Many tools and programs exist to help leaders develop the ability to develop new mindsets and shift from one to the other. Join or create a team that is dedicated to self-transformation to hold yourself accountable. Mindfulness can help leaders develop self-awareness, be more present, and foster a malleable mind. Bob Kegan’s immunity-to-change framework can identify the habits and beliefs that hamper your efforts to change and reach your goals. The capabilities that leaders develop be good at disruptive innovation and managing disruptive change will serve them well during crises, navigating paradigm shifts, identifying and making good on new opportunities, etc. For example, during the COVID-19 pandemic a common view is to focus on the immediate concerns and de-emphasize or back burner other things (ie: innovation). But leaders must always lead for the present and for the future – simultaneously. Those who can do this better position their companies to identify and seize opportunities during times of change. For confirmation of this, during the 2008 global financial crisis, Adobe and other established companies succeeded in transforming themselves. As well, many new companies emerged from the crisis, including approximately 100 unicorns (companies with valuations of more than $1 billion) – with basing their future on the new business landscape, changing expectations / behavior and other aspects of the downturn. Stripe and Square, for example, are two companies that built on people’s loss of trust in traditional financial services providers. Downturns and unsettled times also allow disrupters at the edge of the mainstream to push ahead.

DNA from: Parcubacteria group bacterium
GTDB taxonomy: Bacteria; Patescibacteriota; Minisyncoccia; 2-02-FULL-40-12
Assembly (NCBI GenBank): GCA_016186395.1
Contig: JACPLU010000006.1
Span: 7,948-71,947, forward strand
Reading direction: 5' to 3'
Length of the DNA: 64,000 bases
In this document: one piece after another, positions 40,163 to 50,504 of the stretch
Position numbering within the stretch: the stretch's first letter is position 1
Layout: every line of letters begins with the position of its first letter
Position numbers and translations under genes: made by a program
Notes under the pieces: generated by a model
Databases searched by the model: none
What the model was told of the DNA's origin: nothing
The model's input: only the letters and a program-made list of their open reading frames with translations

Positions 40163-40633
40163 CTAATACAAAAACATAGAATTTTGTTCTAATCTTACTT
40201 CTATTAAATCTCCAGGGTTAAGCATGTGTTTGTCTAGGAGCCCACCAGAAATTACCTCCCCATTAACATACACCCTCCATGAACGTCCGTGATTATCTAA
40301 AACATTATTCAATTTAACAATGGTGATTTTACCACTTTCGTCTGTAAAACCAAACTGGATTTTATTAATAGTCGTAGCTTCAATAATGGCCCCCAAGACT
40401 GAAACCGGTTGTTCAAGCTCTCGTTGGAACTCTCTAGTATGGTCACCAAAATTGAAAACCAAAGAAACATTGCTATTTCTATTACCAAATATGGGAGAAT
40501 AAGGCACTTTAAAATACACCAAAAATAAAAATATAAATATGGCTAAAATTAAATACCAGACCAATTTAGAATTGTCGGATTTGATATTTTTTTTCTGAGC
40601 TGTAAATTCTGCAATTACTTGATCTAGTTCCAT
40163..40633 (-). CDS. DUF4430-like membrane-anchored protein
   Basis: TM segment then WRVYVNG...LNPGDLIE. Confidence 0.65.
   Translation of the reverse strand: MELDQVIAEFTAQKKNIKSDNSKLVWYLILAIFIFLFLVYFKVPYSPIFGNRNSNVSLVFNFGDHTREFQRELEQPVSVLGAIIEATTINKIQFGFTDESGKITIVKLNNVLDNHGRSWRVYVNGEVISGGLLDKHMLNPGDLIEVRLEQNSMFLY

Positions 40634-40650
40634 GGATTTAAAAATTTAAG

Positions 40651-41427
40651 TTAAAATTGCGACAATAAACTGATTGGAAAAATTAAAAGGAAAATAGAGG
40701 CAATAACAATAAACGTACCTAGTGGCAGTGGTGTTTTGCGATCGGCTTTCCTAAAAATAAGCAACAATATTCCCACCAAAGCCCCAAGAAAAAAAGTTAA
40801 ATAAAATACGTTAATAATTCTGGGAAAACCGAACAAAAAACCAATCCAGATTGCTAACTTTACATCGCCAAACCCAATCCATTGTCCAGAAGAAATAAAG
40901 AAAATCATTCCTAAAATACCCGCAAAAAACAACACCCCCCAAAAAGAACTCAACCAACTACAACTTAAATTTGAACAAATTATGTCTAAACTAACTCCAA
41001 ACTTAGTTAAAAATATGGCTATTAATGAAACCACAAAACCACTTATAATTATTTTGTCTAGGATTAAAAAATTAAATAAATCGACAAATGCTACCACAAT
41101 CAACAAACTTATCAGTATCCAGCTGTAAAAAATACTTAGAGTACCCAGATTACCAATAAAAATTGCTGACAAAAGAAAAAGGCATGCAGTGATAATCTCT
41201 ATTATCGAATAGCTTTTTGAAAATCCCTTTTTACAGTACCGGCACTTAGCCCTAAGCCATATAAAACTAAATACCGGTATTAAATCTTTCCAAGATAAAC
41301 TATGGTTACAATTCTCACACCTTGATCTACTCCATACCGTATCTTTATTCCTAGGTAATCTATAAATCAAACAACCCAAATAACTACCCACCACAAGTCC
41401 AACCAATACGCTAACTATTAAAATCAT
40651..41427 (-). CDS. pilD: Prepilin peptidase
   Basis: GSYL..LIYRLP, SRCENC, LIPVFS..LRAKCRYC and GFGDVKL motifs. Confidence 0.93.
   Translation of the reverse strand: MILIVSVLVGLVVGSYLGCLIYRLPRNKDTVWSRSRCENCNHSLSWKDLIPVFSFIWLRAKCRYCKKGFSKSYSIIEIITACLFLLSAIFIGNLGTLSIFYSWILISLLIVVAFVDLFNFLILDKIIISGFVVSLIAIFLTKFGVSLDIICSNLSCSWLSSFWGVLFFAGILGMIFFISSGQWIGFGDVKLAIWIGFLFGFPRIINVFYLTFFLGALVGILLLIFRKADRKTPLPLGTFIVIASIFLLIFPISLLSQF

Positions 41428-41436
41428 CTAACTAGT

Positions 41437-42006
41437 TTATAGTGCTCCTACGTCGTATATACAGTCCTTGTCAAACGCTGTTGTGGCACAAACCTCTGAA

From this it’s clear the need is to innovate for impact – if the goal is for the organization to increase relevance and revenue, attract talent and more Customers, create wealth for stakeholders, meaningfully improve outcomes, etc.


A.  Companies often overlook the imperative of

  •  responding to disruptive change
  •  developing the competencies to be good at disruptive innovation

B.  Leaders need to develop the “ Mindset “ and form the “ Brain Trust “ to be accomplished at the      different forms of innovation
    …. like having ball players who can hit singles, doubles and homers

C.  The capabilities that leaders develop for creating the future and managing disruptive change       will serve them well during crises, paradigm shifts, getting past uncertainties, etc.

By – Scott D. Anthony (@scottdanthony) is a senior partner at growth strategy consultancy Innosight and coauthor of Dual Transformation: How to Reposition Today’s Business While Creating the Future. Michael Putz is a strategy and business development executive with two decades of experience driving growth through disruptive innovation and business transformation. Paul Michelman (@pmichelman) is editor in chief of MIT Sloan Management Review moderated the session at Disruption 2020.

Related Reading – S.D. Anthony and M. Putz, “How Leaders Delude Themselves About Disruption,” MIT Sloan Management Review, March 10, 2020.

June 18, 2020      CAIL / Innovation industry insights